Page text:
Mathematics - Signals And Systems - System Classification with Examples

in StemSocial2 months ago



Hey it's a me again @drifter1!

Today we continue with my mathematics series about Signals and Systems in order to cover System Classification, again with Full-On Examples.

So, without further ado, let's get straight into it!

System Classification

Systems take in signals as an input and output new signals. The inputs are also called excitation, whilst the output is the system's response. Depending on how the input "affects" their output, these systems can be classified into specific categories:

  • Linear and Non-Linear Systems → Linearity property
  • Time Variant and Time Invariant Systems → Time Variance/Invariance property
  • Linear Time Variant (LTV) and Linear Time Invariant (LTI) Systems → we will mostly cover LTI Systems
  • Static and Dynamic Systems → Memory property
  • Causal and Non-Causal Systems → Causality property
  • Invertible and Non-Invertible Systems → Invertibility property
  • Stable and Unstable Systems → Stability property
Let's explain each category/classification and get into full-on examples to help explain them better.

Linear and Non-Linear Systems

A system T is considered linear when it satisfies the superposition principle, which is basically two properties:

  • Additivity:

  • Homogeneity:

Combining these two properties, a system satisfies Linearity when:

Example 1

Consider the system:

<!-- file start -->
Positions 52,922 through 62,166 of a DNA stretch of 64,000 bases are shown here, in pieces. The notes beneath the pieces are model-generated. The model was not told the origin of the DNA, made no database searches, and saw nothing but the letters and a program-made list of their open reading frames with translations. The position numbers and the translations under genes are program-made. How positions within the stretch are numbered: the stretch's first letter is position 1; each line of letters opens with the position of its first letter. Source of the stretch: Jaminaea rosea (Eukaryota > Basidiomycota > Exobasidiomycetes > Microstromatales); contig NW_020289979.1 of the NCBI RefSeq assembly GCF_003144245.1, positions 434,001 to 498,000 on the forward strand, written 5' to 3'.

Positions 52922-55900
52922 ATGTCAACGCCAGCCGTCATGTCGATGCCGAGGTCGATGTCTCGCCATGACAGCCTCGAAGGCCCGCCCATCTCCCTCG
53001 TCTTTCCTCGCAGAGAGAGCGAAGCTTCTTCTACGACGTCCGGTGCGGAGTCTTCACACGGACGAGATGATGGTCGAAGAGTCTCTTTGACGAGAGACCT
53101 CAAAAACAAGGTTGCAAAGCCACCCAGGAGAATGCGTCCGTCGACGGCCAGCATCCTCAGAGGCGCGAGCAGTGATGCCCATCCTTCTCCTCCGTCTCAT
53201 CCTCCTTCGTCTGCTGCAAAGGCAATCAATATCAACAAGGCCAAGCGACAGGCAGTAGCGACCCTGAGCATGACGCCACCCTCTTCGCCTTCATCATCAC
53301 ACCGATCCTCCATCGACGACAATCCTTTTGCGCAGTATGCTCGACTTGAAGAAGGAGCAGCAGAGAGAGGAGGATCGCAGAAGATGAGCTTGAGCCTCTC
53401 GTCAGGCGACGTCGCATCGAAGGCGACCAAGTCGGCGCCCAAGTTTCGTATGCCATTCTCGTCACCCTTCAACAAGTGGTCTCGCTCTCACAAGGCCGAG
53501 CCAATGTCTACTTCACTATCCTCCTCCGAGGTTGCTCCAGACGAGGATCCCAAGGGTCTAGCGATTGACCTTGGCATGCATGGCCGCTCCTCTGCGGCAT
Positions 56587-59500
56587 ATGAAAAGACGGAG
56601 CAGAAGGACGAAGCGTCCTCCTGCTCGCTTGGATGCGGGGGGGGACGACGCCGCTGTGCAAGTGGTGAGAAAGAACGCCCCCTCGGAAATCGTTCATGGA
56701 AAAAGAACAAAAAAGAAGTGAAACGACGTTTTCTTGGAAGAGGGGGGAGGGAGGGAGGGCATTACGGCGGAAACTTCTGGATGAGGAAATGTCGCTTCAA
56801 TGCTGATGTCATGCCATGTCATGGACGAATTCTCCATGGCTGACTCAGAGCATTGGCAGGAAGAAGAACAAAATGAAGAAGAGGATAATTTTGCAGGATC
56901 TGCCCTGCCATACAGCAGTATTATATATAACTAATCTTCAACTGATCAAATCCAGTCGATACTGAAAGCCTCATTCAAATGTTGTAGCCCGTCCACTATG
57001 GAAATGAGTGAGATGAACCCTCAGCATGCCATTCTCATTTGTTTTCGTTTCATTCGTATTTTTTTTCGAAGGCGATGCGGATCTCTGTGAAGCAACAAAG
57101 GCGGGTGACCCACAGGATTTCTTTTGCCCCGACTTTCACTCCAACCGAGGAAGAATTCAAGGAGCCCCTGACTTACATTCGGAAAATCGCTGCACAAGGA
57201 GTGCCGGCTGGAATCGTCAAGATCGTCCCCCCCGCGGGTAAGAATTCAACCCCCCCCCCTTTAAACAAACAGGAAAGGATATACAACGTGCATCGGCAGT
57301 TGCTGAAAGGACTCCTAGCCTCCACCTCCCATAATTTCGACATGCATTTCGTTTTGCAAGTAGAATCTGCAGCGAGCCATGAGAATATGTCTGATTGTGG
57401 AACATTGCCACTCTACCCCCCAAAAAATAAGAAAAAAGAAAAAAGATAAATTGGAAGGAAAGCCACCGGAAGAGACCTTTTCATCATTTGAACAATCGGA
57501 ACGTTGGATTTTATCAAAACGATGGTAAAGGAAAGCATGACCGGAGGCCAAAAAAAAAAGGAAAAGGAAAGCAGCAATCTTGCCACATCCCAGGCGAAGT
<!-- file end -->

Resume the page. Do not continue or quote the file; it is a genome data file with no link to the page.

Let's find out if the system is linear or non-linear.

For the signals x1(t) and x2(t):

Let's now check if the Linearity conditions are met, starting off with Additivity.

In order to satisfy Additivity:

The system's response is:

After applying a Cube Formula/Identity the system's response ends up being different then expected by the Additivity property. This means that the system T doesn't satisfy Linearity. Thus, we classify the system as non-linear.

Example 2

An example of a linear system is:


and so the linearity property is satisfied!

Time Variant and Time Invariant Systems

A system is satisfiying time-variance when its input and output vary with time. Else, the system is considered time-invariant.

More specifically a system is time-invariant when:

This basically means that the relationship between the input and output is time-independent.

On the other hand, a system is time-variant when:

In this case, there is an explicit time-dependence between the input and output.


Consider the following system:

Let's find out if the system is time-variant or invariant.

For a random input x1(t), the system response is:

Let's time-shift the signal x1(t) in order to get a new signal x2(t):

For this signal, the system response is:

Similarly, for the signal x1(t - t0) the system response is:

Thus, the response of the system for x2(t) and x1(t - t0) is the same, meaning that the system is time-independent.

Linear Time Variant (LTV) and Linear Time Invariant (LTI) Systems

  • A system is classified as LTV when it satisfies both Linearity and Time Variance
  • A system is classified as LTI when is satisfies both Linearity and Time Invariance
I will not get into examples as we already covered each property extensively. LTI systems will be covered thoroughly in this series of articles...